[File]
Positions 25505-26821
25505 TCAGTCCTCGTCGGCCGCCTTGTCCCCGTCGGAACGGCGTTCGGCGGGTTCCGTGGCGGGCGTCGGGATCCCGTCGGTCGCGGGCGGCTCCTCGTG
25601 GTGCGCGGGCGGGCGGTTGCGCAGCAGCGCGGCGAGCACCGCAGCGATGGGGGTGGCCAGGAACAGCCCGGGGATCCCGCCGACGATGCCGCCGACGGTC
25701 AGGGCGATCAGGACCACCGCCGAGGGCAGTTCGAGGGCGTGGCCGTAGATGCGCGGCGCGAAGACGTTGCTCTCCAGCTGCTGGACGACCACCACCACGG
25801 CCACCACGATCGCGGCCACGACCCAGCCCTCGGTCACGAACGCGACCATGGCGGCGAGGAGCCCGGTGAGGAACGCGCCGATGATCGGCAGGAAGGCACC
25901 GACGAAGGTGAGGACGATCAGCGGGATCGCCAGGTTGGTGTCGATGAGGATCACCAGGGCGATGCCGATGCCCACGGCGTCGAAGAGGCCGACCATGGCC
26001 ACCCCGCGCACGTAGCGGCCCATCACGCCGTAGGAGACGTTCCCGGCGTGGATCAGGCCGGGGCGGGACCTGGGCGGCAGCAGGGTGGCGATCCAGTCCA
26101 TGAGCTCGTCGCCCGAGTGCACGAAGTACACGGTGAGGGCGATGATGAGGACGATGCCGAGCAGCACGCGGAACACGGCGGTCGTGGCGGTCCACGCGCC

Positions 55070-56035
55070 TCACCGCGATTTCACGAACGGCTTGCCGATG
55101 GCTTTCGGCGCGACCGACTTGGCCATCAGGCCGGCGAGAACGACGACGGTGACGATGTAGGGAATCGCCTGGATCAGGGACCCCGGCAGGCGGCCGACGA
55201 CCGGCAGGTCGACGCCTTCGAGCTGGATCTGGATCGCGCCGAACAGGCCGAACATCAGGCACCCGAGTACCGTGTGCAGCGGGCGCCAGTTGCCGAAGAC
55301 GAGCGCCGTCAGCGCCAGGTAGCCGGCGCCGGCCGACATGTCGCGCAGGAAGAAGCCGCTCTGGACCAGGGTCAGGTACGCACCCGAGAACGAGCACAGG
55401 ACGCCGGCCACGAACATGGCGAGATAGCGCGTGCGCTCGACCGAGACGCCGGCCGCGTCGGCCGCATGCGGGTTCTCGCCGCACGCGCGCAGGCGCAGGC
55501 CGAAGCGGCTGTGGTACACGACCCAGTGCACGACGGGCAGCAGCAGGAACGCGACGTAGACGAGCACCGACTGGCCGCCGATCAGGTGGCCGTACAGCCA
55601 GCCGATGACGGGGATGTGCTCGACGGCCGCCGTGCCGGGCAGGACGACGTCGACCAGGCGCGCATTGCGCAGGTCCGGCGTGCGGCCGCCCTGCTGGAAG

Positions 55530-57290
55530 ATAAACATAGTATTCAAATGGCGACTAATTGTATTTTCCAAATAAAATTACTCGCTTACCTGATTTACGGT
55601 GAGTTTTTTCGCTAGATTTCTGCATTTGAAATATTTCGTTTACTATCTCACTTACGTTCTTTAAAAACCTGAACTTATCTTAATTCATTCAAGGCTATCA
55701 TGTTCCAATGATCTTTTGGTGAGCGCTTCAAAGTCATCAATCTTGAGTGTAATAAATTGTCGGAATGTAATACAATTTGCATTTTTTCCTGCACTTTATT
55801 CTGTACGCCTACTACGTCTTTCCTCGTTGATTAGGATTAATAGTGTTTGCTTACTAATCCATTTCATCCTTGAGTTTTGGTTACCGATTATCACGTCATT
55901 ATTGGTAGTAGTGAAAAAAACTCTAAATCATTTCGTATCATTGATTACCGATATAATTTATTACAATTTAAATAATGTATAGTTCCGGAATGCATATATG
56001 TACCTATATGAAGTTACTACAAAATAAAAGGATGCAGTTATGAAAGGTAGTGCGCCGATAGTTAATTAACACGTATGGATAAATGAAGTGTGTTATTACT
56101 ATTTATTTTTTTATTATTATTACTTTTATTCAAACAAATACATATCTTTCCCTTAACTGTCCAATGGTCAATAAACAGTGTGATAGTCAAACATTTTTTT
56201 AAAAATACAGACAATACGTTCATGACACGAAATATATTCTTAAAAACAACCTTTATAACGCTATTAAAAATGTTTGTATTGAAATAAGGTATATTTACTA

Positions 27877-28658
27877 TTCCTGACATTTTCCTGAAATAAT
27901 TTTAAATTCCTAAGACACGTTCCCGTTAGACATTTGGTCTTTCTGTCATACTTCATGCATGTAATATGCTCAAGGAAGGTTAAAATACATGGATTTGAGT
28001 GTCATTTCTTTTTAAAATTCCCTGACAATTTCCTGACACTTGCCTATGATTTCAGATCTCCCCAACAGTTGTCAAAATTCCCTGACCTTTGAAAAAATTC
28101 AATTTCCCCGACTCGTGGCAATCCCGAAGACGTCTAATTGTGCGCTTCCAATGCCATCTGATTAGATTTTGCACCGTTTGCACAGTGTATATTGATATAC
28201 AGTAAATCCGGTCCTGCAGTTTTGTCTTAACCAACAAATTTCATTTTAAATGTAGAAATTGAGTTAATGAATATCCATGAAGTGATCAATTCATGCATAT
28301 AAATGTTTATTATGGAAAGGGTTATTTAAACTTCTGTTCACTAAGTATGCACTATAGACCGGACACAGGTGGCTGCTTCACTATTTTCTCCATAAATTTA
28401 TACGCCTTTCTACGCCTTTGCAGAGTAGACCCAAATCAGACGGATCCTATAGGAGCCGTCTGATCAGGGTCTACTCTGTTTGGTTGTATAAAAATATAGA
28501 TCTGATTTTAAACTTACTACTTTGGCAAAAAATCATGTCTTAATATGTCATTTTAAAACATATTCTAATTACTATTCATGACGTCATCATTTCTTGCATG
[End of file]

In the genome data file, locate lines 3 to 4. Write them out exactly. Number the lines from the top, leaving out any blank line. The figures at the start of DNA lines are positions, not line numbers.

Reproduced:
25601 GTGCGCGGGCGGGCGGTTGCGCAGCAGCGCGGCGAGCACCGCAGCGATGGGGGTGGCCAGGAACAGCCCGGGGATCCCGCCGACGATGCCGCCGACGGTC
25701 AGGGCGATCAGGACCACCGCCGAGGGCAGTTCGAGGGCGTGGCCGTAGATGCGCGGCGCGAAGACGTTGCTCTCCAGCTGCTGGACGACCACCACCACGG